Whether they agree with the proposals or not, other parties should place the basics into any Talks process, and the Business Committee should bring them forward for debate urgently – otherwise it will look like other parties have something to hide and that they fear the electorate being given a real choice…


One thought on “John McCallister’s reform proposals worthy of urgent consideration

  1. Scots Anorak says:

    I don’t think that setting a minimum number of seats for Executive representation would work. Even if the intention were to exclude both the smaller Nationalist and the smaller Unionist party, there is no guarantee that it would work in practice, and the end result might be to encourage a sense of grievance through excluding only one side. It is also the case that one community bloc (the PUL one) is much more given to party-political splits / diversity than the other, which in a 50/50 future would make it more likely that its second-largest party would be denied Executive seats. Were that to happen, the smaller Unionist party (DUP or UUP) would be likely to criticise the larger for “being in bed with Sinn Féin” and mobilise sentiment that wanted to bring down the Assembly.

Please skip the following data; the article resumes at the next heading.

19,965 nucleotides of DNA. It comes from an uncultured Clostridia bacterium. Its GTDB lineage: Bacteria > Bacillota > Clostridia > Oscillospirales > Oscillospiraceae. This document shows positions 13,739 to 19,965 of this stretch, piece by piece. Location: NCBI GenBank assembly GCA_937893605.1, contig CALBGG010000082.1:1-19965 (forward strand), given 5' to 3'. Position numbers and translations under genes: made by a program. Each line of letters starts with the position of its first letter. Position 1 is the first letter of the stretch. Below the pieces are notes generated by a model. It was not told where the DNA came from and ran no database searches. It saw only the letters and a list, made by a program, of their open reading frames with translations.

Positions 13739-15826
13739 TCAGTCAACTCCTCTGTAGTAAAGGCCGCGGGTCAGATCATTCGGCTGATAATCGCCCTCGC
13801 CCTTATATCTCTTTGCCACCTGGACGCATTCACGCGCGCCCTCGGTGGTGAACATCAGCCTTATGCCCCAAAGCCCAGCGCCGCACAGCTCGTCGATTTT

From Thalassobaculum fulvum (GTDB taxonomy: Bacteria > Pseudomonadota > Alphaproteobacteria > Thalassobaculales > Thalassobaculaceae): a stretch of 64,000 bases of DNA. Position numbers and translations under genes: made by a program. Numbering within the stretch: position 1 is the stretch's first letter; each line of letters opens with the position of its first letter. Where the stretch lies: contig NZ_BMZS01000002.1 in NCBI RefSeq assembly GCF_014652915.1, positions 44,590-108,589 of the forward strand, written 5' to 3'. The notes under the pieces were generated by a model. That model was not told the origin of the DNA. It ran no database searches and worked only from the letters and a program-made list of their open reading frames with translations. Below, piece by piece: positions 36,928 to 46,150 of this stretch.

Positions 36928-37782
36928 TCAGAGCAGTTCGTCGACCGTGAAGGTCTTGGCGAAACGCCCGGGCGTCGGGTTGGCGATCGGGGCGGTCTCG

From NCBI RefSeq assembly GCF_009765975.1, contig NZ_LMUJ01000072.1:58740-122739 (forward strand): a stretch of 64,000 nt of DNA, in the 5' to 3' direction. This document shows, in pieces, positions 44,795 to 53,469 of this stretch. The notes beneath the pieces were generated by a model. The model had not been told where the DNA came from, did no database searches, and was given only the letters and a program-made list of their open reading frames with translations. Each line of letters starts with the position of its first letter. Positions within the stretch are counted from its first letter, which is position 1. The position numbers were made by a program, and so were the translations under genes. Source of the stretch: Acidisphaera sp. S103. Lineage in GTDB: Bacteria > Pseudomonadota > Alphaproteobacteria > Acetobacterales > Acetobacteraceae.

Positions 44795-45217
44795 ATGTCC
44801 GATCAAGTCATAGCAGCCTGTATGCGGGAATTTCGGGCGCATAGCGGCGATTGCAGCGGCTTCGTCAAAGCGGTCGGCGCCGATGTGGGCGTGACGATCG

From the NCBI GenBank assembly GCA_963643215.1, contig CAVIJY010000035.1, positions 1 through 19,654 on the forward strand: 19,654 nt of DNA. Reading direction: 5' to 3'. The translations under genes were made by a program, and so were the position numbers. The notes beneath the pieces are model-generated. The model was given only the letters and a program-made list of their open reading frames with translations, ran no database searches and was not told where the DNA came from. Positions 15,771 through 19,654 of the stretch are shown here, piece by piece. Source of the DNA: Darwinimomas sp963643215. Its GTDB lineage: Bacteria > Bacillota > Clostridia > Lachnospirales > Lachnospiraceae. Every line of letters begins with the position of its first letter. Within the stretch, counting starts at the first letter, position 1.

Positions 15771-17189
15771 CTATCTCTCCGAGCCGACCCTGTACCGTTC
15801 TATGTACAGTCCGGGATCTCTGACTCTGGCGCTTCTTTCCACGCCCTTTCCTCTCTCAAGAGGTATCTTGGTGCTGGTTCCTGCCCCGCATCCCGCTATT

One of the enduring questions about the early UUP/SDLP days of the Assembly is whether the set-up would actually have worked had it not continually been in crisis because of decommissioning, boycott, and suspension. Be that as it may, it’s obvious that the current system of having to seek Executive approval for so many issues does not work. It was probably negotiated as a DUP fig-leaf to allow Ian Paisley to become First Minister, and it should be done away with.

    The Petition of Concern system was clearly abused in the recent case of Nelson McCausland and Red Sky. It would be helpful to have some kind of independent validation or judgment of whether such a petition were in fact vexatious. Alternatively, the threshold could simply be raised (40 instead of 30 MLAs, perhaps, probably meaning that both major parties in a given bloc would have to support it).